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Should my daughter receive holy Communion?

Q: My daughter went away to college last year and now chooses not to attend Mass — although there is a Catholic parish just a couple of miles from her school. When she comes home (every few months), she attends church with me.


Should I tell her not to receive Communion — since she has not been to confession and has been consciously neglecting her Sunday obligation? I want to encourage her to stay with the church, so I am not sure how to proceed. (Richmond)


A: Your question, as I view it, is more one of strategy than of theology — and reasonable minds could well differ as to how to respond. Everyone's goal, of course, is the same: to get your daughter back to regular practice of the sacraments.


The teaching of the church is clear; the Catechism of the Catholic Church says this: "The Sunday Eucharist is the foundation and confirmation of all Christian practice. For this reason, the faithful are obliged to participate in the Eucharist on days of obligation, unless excused for a serious reason (for example, illness, the care of infants). ... Those who deliberately fail in this obligation commit a grave sin" (No. 2181).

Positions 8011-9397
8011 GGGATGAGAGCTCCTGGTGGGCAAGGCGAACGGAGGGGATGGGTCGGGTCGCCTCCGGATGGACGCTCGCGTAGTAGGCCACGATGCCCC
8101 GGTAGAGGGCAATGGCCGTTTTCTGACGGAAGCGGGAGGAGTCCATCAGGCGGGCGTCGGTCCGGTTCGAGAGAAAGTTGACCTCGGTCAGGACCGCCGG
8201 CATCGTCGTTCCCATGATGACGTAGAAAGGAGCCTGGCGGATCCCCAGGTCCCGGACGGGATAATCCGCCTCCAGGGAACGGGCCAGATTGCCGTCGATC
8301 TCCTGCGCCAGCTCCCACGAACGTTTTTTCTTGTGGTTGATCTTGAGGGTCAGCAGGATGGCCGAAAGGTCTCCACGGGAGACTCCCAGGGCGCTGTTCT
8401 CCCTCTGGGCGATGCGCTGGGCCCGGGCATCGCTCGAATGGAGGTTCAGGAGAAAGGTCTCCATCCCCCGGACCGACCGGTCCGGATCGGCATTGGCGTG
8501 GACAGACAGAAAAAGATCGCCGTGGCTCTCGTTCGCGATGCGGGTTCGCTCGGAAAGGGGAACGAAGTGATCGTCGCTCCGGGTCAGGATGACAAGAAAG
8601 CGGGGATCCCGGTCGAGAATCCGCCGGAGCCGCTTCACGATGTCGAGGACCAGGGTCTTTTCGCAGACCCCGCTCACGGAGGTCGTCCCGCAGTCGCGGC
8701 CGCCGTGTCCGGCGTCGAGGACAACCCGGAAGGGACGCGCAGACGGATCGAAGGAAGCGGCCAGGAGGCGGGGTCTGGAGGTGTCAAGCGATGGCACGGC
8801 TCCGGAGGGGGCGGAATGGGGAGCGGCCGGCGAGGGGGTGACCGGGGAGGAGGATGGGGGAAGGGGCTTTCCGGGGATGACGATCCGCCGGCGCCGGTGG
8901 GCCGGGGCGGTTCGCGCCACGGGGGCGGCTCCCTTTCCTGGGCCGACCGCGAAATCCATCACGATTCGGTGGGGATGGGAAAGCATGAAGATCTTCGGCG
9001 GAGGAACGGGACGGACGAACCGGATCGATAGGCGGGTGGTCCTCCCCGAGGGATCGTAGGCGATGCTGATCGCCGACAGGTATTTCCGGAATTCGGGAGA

Gravity of matter, though, is just one of three necessary conditions for a mortal sin — the others being complete consent of the will and full knowledge of the sinful character of the act or omission. In that light, I would not be certain that your daughter has been committing mortal sin because I don't presume to know the state of her mind (how fully she recognizes her duty to be at Sunday Mass.)


So I don't think that I would tell her directly that she can't receive Communion. I would, though, find a way — in a low-key manner that is not confrontational — to explain to her from time to time what the sacraments mean in your own life and to suggest that she might find a similar benefit in her own.


Questions may be sent to Fr. Kenneth Doyle at askfatherdoyle@gmail.com and 30 Columbia Circle Dr., Albany, N.Y. 12203.


© Arlington Catholic Herald 2019